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David Simmons v. Stephen B. Wallace
March 18, 2011
DAVID SIMMONS, PLAINTIFF,
STEPHEN B. WALLACE, ET AL.,
The opinion of the court was delivered by: John W. Sedwick United States District Judge
[Re: Motion at Docket 15]
At docket 15, plaintiff David Simmons ("plaintiff" or "Mr. Simmons") moves to reinstate his complaint. The court construes the filing as a motion for reconsideration of the order at docket 13 dismissing his complaint.*fn1
Mr. Simmons, a self-represented state prisoner proceeding without
prepayment of the filing fee, filed a civil rights complaint under 42
U.S.C. § 1983.*fn2 The court
screened the complaint pursuant to 28 U.S.C. §
1915(e)(2)(B).*fn3 The court subsequently required Mr.
Simmons to show that "he has filed this action within the limitations
period, or that there are grounds for equitable tolling; otherwise,
this case will be dismissed without further notice."*fn4
Mr. Simmons argued, in response to that aspect of the order
to show cause, that "where the statute of limitations or jurisdiction
is asserted as an affirmative defense, it must be set forth by the
defendants or such defenses are waived."*fn5 In
dismissing the complaint, the court noted that under the Prison
Litigation Reform Act ("PLRA"), the court is obligated to dismiss sua
sponte when a case such as this one fails to state a claim for
relief.*fn6 The court also noted that it had "allowed
plaintiff the same opportunity to respond as he would have were the
defendants to raise the issue in a motion to dismiss."*fn7
Mr. Simmons argues that the court's determination was erroneous.*fn8 Specifically, Mr. Simmons argues that Wyatt v. Terhune*fn9 precludes sua sponte dismissal of his complaint based on the statute of limitations.*fn10 Mr. Simmons is presumably relying on the statement in Wyatt that "it is well-settled that statutes of limitations are affirmative defenses, not pleading requirements."*fn11 Wyatt did not involve sua sponte screening pursuant to 28 U.S.C. § 1915(e)(2)(B). The issue--characterization of the administrative exhaustion requirement under 42 U.S.C. § 1997e(a)--was raised because "[t]he [district] court did not make clear . . . under what provision of the federal rules it was ordering dismissal, or explain its reason for finding nonexhaustion"*fn12 after defendants raised non-exhaustion in a Rule 12(b)(1) motion to dismiss.*fn13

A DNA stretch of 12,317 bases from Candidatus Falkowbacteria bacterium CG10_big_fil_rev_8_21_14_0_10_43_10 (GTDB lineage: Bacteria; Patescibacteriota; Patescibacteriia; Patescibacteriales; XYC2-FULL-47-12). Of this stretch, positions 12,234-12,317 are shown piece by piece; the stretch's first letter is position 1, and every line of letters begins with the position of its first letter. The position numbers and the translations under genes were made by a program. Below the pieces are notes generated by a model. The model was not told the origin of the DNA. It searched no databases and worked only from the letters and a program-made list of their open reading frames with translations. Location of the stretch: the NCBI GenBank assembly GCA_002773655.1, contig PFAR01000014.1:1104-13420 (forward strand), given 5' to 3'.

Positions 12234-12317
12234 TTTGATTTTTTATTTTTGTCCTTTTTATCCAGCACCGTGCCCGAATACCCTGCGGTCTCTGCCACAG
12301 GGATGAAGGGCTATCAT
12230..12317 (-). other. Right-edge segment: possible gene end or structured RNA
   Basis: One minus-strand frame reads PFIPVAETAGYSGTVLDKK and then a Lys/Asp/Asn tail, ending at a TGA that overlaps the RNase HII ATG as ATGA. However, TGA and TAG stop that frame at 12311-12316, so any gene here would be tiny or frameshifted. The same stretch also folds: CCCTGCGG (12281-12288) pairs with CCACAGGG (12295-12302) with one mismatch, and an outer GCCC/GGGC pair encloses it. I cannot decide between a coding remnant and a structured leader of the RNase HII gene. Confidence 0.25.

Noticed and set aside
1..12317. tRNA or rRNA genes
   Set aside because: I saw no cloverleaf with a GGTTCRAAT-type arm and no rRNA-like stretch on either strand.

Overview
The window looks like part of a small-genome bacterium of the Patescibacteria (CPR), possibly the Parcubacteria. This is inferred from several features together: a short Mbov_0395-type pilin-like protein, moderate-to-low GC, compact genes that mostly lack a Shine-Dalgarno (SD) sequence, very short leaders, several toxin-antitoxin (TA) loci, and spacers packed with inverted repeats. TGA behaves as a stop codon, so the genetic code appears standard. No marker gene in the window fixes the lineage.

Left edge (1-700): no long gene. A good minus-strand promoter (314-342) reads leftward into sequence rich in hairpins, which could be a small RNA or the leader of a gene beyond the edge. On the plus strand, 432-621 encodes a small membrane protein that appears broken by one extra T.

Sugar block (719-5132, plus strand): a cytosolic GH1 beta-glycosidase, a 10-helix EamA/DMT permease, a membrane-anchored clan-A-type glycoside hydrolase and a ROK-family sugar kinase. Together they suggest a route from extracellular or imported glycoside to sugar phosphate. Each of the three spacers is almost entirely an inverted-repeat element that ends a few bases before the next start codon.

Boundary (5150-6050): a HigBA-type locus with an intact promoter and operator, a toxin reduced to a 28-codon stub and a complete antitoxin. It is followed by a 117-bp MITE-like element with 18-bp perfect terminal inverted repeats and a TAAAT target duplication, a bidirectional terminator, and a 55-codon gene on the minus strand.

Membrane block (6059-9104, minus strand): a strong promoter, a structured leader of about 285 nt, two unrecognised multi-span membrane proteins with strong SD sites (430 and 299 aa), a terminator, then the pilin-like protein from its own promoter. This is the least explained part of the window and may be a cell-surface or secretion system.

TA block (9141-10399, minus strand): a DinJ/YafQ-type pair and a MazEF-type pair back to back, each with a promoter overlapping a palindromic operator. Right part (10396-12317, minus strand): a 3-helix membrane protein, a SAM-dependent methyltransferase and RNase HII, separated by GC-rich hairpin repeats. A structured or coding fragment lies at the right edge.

The court recognizes that there is some tension between the notion that statutes of limitations are affirmative defenses and the longstanding principle that where it is apparent from the face of the complaint that the statute of limitations has run, dismissal for failure to state a claim is proper.*fn14 A court is not per se barred from considering affirmative defenses when screening a complaint for failure to state a claim pursuant to § 1915A.*fn15 If the complaint appears to fail to state a claim based on the statute of limitations, the screening court must ensure that the plaintiff has an opportunity to present arguments that the statute of limitations either has not run, or that equitable tolling applies.*fn16
Here, the court provided "plaintiff the same opportunity to respond as he would have had were the defendants to raise the issue in a motion to dismiss."*fn17 The court also explained permissible bases for equitable tolling and described the relevant three-part test.*fn18 As discussed in the order dismissing the complaint, Mr. Simmons did not take that opportunity.
In the present motion, Mr. Simmons does address the possibility of equitable tolling. Specifically, Mr. Simmons argues that Heck v. Humphrey*fn19 warrants equitable tolling of the limitations period in this instance. In that case, the statute of limitations "pose[d] no difficulty while . . . state challenges [were] being pursued [because] the § 1983 claim ha[d] not yet arisen."*fn20 As discussed in the order at docket 7, plaintiff's § 1983 claim arose no later than "the time his petition for hearing before the Alaska Supreme Court was denied in 2002."*fn21 Therefore, Heck has no bearing on the viability of plaintiff's § 1983 claim.
For the reasons above, plaintiff's motion at docket 15 for reconsideration of the order ...
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